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Government proposes relaxing pharmaceutical laws

In the future, pharmacies in Finland could be established in conjunction with healthcare centres and hospitals and the number of pharmacies would increase.

Lääkkeitä apteekissa.
Image: Ismo Pekkarinen / AOP

The government has presented parliament with a proposed change to the country's laws on pharmaceuticals, which are controlled by the Finnish Medicines Agency (FIMEA). With the amendment, the government would like to see an increase in the number of pharmacies -- there are currently more than 800 in the country -- and, consequently, the availability of medicines.

Should the proposal go through, it would be much easier for Fimea to open new pharmacies and expand pharmacy services, while safeguarding the availability of prescription and other medicines. Fimea could also decide to establish pharmacies in conjunction with social and healthcare centres. These include municipal healthcare centres, private doctors and both public and private hospitals.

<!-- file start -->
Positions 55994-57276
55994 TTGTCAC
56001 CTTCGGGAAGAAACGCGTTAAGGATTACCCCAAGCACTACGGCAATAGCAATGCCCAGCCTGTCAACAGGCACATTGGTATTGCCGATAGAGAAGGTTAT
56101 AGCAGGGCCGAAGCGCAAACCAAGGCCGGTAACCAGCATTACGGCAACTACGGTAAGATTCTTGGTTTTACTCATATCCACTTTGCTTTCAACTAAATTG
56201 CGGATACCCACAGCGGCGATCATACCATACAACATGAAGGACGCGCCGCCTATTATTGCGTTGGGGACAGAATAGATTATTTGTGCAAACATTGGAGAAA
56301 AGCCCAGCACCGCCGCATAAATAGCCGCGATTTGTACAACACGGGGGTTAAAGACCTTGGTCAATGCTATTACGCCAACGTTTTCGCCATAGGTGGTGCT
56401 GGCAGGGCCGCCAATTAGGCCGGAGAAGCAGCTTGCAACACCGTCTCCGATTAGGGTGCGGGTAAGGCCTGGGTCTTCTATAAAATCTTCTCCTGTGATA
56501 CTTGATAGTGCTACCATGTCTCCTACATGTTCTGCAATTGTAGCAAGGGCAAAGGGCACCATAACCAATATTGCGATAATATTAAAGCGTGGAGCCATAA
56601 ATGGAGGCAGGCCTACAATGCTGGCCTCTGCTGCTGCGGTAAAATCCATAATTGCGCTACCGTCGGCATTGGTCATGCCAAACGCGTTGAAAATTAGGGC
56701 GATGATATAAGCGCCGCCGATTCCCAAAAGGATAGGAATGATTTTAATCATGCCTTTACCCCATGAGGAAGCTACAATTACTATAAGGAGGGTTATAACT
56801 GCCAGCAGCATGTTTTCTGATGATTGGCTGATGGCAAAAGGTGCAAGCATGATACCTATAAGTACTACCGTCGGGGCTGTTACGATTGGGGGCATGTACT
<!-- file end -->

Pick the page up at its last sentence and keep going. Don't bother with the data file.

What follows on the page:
Government also proposes simplifying the pharmacy licensing application and granting process, and speeding up the change of ownership transfer for existing pharmacies.

Included in the proposal, the government is also presenting Fimea with a clause that would allow the agency the right to impose periodic penalty payments if a pharmacy is not operating according to guidelines, as well as the right to close a pharmacy temporarily if its operations are in some way causing a threat to patient safety.

If accepted by the Finnish Parliament, the proposed law would come into effect on 1 October 2018.

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